Elaine

You must pay attention to details. This particular black flag belongs only to IS, and not to any part of AQ. pl

turcopolier

CEE

I don't believe any of that. Before I left the government I ran all of Defense HUMINT. My clandestine guys and gals were deployed in Thailand in support of the MIA/PW agency at Hickam AFB on Oahu. We recruited and ran assets all over SE Asia in support of the MIA/PW mission. We paid off innumerable Communist officials in Vietnam, Laos and Cambodia to obtain all available enemy records of our lost people. Some of the time the MIA/PW agency was able to buy back bones on that basis. I think we resolved the cases of the truly missing. There were a few people who chose to desert to the enemy and did not wish to return. A few of them may still be living somewhere. pl

Anonymous

"I have acknowledged that you were right..."

Sometimes you eat the b. and sometimes the b. eats you.

turcopolier

Anonymous

I have always felt that I have no particular right to be correct. Whatever advances the work is good. pl

Haralambos

Hindsight and planning on terrorism and rescue missions: a few thoughts and recollections. I recall the attack on the Athens airport although I was not living here then: http://en.wikipedia.org/wiki/El_Al_Flight_253_attack
Then we had Munich and the Olympics in 1972, Entebbe in 1976, and I had yet to come to Greece; and the failed rescue attempt of the American diplomats in Iran to name several.
I have never been involved in such decisions and would not like to be in charge of making such decisions. I do not think any of our "deciders" and advisers these days have much of any skin in the game or a bloody clue.

john

Col., Thank you!

As a pilot flying in harm’s way, both over South and North Vietnam, I still remember our highly classified briefing on the “Blue Light Program.” We were not told much about it, but we were told their mission, and how we could hook up with them if we were shot down.

Just the knowledge of these/you people made a big difference in prosecuting our facet of that war. Thank you and your colleagues! It meant a lot to all of us.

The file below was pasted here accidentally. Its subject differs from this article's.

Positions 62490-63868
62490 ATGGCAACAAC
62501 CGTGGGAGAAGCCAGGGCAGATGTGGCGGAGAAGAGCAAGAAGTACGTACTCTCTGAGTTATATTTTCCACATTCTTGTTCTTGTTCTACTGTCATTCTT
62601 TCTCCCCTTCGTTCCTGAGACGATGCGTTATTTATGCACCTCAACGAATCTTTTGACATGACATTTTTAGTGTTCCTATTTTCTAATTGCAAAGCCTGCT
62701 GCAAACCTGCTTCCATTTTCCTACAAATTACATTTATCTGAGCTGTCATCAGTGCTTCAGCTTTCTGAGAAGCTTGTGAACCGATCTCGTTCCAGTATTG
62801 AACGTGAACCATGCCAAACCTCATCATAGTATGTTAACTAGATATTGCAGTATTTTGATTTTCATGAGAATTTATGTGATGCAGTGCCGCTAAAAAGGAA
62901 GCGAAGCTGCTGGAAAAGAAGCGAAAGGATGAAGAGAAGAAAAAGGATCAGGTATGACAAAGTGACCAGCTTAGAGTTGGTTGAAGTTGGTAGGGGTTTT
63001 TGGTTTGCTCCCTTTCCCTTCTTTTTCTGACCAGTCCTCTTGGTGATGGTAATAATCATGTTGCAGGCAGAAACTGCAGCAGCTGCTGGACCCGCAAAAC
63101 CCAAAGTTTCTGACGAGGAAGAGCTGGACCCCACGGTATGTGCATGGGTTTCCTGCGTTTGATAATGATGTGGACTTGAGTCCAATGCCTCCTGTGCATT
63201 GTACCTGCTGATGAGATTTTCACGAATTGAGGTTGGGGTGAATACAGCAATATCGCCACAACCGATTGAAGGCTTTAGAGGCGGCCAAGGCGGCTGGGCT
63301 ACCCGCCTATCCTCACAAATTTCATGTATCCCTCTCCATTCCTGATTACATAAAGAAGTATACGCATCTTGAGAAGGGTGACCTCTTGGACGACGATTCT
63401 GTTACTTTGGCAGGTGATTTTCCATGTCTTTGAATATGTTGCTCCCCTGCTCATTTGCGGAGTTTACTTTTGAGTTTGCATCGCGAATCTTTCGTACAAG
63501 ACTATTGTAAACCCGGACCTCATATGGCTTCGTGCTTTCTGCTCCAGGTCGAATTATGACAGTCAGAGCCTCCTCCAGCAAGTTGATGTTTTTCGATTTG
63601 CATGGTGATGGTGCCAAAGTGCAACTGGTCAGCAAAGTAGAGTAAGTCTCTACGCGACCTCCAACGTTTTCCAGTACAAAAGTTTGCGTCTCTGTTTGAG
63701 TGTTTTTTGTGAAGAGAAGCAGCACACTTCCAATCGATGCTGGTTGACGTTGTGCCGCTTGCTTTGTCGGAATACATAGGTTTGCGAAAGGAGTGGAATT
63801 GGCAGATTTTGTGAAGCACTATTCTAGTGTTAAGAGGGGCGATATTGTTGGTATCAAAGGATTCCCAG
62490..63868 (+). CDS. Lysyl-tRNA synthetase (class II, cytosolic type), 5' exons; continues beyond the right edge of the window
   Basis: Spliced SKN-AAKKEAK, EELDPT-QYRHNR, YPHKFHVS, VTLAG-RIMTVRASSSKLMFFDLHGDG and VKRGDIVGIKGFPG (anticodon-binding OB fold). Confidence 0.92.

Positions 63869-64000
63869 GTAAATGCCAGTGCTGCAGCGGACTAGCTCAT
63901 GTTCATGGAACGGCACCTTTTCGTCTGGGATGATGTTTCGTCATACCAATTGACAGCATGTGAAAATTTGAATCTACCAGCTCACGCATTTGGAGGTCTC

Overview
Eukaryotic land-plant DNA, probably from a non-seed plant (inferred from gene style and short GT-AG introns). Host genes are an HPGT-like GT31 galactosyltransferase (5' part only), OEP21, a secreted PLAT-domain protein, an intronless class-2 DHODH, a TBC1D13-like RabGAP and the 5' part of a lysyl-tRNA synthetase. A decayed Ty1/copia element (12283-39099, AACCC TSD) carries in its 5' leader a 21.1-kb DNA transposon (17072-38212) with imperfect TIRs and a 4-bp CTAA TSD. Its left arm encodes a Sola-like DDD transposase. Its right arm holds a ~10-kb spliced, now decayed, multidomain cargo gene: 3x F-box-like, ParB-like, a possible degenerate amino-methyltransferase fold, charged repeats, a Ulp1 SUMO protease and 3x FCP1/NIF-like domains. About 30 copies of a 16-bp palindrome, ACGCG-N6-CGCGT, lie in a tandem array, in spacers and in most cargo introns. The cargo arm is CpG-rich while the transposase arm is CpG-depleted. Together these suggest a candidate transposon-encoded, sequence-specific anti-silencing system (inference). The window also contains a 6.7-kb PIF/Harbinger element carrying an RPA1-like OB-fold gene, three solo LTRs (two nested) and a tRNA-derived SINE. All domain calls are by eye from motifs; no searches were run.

Brad Ruble

Good advise all around. My father would have been 100 today. That is basically what he tried to teach his kids.

jr786

"This particular black flag belongs only to IS, and not to any part of AQ."

I wondered about this, too. Why then did the government say it was al qaeda? In any case, the two hostages and the usual bag of civilians are dead. Will there be any outrage on behalf of Corkie's poor widow, her husband dead, at best, because of negligence, at worst for reckless disregard of a non-American's life?

Do value live value less than ours? Someone should ask the Philosopher King about it.

Joe100

I may have seen a couple of the "few" when the point element of the company I was assigned to was ambushed. This was the incident that leads off "Lost Soldiers" by Jim Webb. I could see the point as the column ahead of me dropped down into a draw with the point having moved up the far side. A machine gunner opened up behind me on what appeared to be a couple of our marines, but when I asked he answered that they had packs on - which our patrol did not. I don't recall that there were serious casualties on our side nor were the two apparent deserters ("salt and pepper") leading the ambush killed.

Someone from G-2 flew in the next day on our re-supply with a picture book to question our point troops who were closest to the ambushes. I have always wondered about how many desertions occurred in RVN and their fate.

Cee

Col. Lang,

Thank you.

turcopolier

joe100

In '73 Bob Kingston asked me to stay behind with a small team attached to the DAO in Saigon for the purpose of hunting people who had deserted to the enemy. there were fewer than twenty on the list including Salt and Pepper. I decided that I was not interested and went home. There were quite a lot of deserters from among support troops in the big towns but these were people who were shacked up with a Madam Butterfly type and involved in black market criminality. The MPs had units that specialized in rounding them up and sending them to CONUS for trial. pl

Joe100

Thanks for this information on numbers. It seemed to me that it had to be small. Were these twenty known to still be alive in '73 or just known to have deserted? And I wonder if Webb had done any research on Salt and Pepper as a basis for parts of the story in "lost Soldiers". Can I assume he would have been able to access relevant info during his time at DOD and as SecNav?

turcopolier

joe100

These were people on wanted list in '73 and believed to be with enemy forces at the time. DIA was the repository of such records and had an office later to do the analysis on information from the field. IMO Webb would have had access to whatever they had as a courtesy to SECNAV. pl